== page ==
This is an archive of a consumer complaint published against Amazon.com, Inc. at Scamity.com on 06-Jul-15.
Business Details –
- Name: Amazon.com, Inc.
- Address: 1200 12th Ave S Ste 1200
- City: Seattle
- State: Washington
- Country: United States
- Phone: (866) 216-1074
- Website: http://www.amazon.com/
Original Complaint against Amazon.com, Inc. published at Scamity.com on 06-Jul-15 says, verbatim –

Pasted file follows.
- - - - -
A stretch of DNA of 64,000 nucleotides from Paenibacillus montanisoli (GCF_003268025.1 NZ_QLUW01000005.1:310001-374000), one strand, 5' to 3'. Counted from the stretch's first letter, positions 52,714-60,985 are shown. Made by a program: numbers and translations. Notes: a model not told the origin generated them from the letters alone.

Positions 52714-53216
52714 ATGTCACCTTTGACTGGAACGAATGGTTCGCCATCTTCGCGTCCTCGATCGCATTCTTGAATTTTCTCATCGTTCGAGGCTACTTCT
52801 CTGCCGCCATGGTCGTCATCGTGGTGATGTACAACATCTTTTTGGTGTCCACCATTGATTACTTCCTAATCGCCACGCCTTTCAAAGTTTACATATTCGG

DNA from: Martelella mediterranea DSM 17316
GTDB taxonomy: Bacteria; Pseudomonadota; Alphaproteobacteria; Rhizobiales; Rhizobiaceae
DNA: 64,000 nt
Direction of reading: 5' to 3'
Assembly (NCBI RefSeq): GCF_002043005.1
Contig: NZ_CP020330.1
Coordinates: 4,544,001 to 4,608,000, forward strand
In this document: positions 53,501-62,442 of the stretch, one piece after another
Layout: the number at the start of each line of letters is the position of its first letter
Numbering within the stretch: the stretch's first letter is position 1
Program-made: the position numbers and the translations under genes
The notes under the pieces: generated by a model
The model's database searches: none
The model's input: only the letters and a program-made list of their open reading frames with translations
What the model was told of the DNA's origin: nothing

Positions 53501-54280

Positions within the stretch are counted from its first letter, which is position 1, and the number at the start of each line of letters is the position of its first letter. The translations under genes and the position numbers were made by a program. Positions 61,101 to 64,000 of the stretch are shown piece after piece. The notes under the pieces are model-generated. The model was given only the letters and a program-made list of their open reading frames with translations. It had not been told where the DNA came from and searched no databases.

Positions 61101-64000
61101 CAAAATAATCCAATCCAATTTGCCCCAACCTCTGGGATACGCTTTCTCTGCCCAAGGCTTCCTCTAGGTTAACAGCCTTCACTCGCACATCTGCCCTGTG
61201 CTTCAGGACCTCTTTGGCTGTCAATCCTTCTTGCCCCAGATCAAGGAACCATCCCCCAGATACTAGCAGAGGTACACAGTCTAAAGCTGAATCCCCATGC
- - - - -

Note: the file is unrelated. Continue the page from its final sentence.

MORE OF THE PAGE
Aware of the influx of fake memory cards from China, I assumed that Amazon was a safe place to buy, given their reputation in the marketplace. But alas, I recently bought six memory cards from three different vendors and all turned out to be fakes with the digital alteration to make 4GB cards appear to be 64GB. A simple test with h2testw was all it took. Amazon agreed to refund my money, but they still offer the exact same cards for sale on their website. After thousands of warnings via feedback and buyer reviews about selling fake/counterfeit microSD memory cards, Amazon continues to sell them by the truckload. In my opinion, this amounts to little less than fraud. Amazon is a hard place to get in touch with and while I have yet to speak to anyone personally about this issue, suffice it to say, I have tried. These memory cards have been digitially altered to appear to a computer, smartphone, tablet, or camera to have a far greater capacity than they actually do. Most cards rated 64GB capacity are actually 4GB cards, digitally altered to continuously overwrite existing data on a 4GB card instead of providing the capacity to store data up to its rated capacity. Chinese manufacturers have flooded the market with these fake memory cards, but Amazon has failed to take due diligence to be certain that these cards don’t wind up in the hands of unwitting customers. There is no question that these cards have been intentionally altered and it’s very easy to check. The practice of selling fake cards has become so commonplace, software developers have written a program to specifically check and report on the capacity of memory cards and devices. It’s called h2twestw. I no longer have the trust in Amazon.com that I once had. I’m not deluded into thinking that this one complaint will make a difference, but possibly if Amazon hears the same complaint over and over and over again they’ll start to get the message. |